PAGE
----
July 12, Colombo: Sri Lanka's Central Bank releasing the monetary policy review on Thursday said given the current and expected developments in the domestic economy and the financial market, the Monetary Board was of the view that the continuation of the current monetary policy stance is appropriate.
Accordingly, the Standing Deposit Facility Rate (SDFR) and the Standing Lending Facility Rate (SLFR) of the Central Bank will remain at 7.50 percent and 8.50 percent, respectively.
The Central Bank said the decision of the Monetary Board is consistent with the aim of maintaining inflation in the desired 4-6 percent range while supporting economic growth to reach it potential over the medium term.
The Sri Lankan economy grew at a relatively healthy rate of 3.7 percent (year-on-year) during the first quarter 2019, compared to 1.8 percent recorded in the fourth quarter, the Central Bank noted.
The continued growth of exports along with the sharp decline in imports led to a further contraction in the trade deficit during the first four months of 2019 while earnings from tourism suffered a setback following the April terror attacks, and inflows from workers' remittances remained moderate.
Following the receipt of the proceeds of the International Sovereign Bonds, gross official reserves reached US dollars 8.9 billion by end June 2019, which provide an import cover of 5.1 months.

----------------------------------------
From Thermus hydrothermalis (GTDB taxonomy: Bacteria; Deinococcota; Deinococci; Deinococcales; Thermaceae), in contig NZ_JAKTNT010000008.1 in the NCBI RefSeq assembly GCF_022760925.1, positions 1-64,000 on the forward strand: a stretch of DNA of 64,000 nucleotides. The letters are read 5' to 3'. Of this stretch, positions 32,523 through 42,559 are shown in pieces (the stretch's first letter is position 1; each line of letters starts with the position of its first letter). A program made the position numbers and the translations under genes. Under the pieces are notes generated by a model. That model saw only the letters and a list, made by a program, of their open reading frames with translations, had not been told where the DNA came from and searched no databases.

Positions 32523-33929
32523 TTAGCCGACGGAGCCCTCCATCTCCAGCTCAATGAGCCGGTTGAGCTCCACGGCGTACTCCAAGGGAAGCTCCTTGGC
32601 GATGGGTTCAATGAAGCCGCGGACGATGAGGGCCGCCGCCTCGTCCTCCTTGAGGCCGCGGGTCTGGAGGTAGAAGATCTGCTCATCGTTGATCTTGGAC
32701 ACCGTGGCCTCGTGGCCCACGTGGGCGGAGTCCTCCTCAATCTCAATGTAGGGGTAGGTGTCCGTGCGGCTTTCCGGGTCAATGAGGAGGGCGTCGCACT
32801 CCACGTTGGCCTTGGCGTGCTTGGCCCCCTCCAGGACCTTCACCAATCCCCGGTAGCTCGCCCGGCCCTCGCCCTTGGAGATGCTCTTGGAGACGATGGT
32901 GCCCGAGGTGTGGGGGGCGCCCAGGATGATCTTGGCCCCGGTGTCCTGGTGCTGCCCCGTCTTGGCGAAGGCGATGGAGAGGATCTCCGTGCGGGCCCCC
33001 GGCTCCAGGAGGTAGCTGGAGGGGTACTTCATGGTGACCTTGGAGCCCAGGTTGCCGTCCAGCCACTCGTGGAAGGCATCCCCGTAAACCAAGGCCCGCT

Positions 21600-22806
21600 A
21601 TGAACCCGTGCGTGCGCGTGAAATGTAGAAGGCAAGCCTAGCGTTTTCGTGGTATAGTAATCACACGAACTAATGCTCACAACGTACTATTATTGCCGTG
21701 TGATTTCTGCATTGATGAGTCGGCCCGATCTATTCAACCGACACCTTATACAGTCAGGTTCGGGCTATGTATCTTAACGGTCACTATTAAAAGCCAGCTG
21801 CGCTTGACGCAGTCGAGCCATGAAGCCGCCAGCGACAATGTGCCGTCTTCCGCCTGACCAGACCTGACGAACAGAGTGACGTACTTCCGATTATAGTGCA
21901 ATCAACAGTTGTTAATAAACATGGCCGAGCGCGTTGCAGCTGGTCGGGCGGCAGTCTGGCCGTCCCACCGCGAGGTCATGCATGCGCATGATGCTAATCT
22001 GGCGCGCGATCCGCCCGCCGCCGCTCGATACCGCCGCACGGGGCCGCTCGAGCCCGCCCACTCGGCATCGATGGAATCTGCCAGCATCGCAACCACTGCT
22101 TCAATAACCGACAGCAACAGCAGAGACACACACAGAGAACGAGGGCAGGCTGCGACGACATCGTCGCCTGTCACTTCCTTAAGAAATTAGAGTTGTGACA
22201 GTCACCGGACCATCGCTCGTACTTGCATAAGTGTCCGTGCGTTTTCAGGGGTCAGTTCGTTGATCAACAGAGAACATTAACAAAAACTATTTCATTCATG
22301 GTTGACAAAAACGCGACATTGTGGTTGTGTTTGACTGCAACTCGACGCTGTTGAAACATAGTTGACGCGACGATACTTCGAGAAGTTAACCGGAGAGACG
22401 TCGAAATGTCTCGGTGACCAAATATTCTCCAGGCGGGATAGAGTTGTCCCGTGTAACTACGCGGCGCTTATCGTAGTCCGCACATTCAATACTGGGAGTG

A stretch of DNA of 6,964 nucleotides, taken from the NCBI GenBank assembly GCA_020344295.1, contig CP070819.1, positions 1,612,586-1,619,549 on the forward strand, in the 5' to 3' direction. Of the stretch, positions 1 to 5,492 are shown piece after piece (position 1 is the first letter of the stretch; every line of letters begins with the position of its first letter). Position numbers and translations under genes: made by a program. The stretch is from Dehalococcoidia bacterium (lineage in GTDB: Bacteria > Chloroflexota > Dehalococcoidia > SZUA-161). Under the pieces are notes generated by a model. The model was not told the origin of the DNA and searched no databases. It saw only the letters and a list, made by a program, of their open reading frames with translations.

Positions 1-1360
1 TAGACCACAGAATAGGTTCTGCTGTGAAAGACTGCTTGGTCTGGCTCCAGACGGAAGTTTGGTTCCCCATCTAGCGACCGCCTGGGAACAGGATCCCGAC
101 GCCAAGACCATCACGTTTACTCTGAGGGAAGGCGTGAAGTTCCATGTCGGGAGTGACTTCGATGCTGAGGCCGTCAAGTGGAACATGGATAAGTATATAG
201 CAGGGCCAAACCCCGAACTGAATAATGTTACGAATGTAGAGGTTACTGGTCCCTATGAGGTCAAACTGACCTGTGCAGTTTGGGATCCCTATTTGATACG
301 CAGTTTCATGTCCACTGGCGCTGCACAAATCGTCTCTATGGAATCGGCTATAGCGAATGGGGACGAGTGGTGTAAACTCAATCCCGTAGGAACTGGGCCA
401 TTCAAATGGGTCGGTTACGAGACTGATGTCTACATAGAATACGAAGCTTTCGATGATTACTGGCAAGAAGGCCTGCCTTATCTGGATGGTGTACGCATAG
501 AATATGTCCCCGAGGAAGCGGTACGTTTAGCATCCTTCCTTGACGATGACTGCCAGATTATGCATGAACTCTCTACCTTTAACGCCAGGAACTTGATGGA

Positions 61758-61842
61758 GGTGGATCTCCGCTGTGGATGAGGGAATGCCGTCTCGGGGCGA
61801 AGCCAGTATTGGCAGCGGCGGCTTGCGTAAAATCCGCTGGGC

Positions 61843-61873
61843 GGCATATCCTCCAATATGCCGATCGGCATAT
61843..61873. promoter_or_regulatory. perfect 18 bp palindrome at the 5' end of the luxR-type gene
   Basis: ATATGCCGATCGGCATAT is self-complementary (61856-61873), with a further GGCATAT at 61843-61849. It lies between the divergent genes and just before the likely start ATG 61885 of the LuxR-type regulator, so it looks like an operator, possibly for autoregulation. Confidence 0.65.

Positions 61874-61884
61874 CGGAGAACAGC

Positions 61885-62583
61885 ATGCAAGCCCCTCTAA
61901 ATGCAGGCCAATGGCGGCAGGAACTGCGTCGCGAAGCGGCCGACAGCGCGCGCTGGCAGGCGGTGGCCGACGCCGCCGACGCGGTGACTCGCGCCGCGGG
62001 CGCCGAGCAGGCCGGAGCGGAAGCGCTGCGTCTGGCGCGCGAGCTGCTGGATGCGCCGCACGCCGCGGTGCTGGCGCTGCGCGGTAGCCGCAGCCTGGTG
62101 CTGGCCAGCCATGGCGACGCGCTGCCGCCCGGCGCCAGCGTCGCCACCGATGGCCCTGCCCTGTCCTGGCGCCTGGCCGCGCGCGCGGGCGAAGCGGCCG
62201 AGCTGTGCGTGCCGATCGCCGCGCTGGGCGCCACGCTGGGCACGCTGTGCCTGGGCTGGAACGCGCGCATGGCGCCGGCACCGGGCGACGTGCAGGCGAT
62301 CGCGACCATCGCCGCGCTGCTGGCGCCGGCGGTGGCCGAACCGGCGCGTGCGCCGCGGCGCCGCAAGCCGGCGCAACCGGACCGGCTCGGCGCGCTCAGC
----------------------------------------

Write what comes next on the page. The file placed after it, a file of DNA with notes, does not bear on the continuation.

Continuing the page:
The contraction in the trade deficit and the receipt of the proceeds from the ISBs, along with the continuation of the
Extended Fund Facility Programme with the International Monetary Fund (IMF-EFF) have eased the pressure on the exchange rate, resulting in the Sri Lankan rupee recording a cumulative appreciation of 4.1 percent against the US dollar thus far in 2019. This appreciation of the rupee has partially corrected its sharp depreciation observed in late 2018.
The Bank expects the weaker than originally envisaged growth in tourism and related services in the aftermath of the Easter Sunday attacks to affect economic growth in the near term, while subdued global growth is likely to hamper the medium term growth prospects of the economy.
"However, the ongoing recovery in the tourism sector as well as the performance of export provide some confidence of a speedy recovery, with the support of actions taken by the sectoral authorities, as well overall fiscal and monetary policies," the Central Bank said in its report .